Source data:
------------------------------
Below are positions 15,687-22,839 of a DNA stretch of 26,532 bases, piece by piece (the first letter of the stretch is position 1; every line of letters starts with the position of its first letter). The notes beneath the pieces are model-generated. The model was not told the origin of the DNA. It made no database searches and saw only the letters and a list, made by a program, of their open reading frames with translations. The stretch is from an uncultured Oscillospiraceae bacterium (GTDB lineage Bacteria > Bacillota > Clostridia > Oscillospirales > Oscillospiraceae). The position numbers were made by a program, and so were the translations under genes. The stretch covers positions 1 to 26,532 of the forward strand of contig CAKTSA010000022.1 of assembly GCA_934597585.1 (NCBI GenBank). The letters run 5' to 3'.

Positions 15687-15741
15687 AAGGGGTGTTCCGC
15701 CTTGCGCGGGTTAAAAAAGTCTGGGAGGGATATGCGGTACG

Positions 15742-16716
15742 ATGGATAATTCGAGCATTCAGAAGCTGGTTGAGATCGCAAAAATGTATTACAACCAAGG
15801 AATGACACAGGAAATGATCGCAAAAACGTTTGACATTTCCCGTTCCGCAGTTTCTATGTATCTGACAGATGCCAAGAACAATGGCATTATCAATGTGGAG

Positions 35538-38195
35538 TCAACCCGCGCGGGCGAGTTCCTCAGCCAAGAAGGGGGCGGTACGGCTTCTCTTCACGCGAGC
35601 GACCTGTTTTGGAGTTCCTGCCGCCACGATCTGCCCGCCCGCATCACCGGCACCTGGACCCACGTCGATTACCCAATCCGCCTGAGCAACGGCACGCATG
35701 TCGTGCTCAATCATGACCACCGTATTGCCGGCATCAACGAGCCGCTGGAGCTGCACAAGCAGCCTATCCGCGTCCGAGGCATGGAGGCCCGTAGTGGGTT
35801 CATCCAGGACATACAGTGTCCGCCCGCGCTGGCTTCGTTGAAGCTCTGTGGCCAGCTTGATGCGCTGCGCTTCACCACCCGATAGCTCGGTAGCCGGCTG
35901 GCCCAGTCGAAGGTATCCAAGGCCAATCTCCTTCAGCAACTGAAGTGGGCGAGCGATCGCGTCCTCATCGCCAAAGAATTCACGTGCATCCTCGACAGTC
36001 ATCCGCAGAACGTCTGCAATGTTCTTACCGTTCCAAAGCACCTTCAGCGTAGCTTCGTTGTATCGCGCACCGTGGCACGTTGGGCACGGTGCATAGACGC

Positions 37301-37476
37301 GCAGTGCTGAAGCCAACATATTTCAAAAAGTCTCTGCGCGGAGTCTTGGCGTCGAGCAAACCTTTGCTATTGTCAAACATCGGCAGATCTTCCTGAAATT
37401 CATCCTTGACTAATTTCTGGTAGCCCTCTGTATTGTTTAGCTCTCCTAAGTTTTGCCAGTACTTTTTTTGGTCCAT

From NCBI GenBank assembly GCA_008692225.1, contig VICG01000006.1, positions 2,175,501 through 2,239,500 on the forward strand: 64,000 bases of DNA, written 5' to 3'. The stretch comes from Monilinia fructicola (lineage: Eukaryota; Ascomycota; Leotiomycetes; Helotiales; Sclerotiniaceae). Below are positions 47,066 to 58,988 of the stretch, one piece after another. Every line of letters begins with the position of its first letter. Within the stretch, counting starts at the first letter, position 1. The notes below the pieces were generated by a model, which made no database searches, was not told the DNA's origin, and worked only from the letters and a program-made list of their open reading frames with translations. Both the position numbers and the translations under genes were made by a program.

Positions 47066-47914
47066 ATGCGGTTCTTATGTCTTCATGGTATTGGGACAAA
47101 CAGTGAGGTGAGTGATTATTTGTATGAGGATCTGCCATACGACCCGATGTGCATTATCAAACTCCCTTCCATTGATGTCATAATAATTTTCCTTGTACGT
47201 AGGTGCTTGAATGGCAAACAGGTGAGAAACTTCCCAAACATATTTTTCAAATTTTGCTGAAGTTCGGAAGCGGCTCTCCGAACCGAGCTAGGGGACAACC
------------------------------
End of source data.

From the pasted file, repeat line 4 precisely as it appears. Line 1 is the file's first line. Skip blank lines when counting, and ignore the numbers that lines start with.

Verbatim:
15701 CTTGCGCGGGTTAAAAAAGTCTGGGAGGGATATGCGGTACG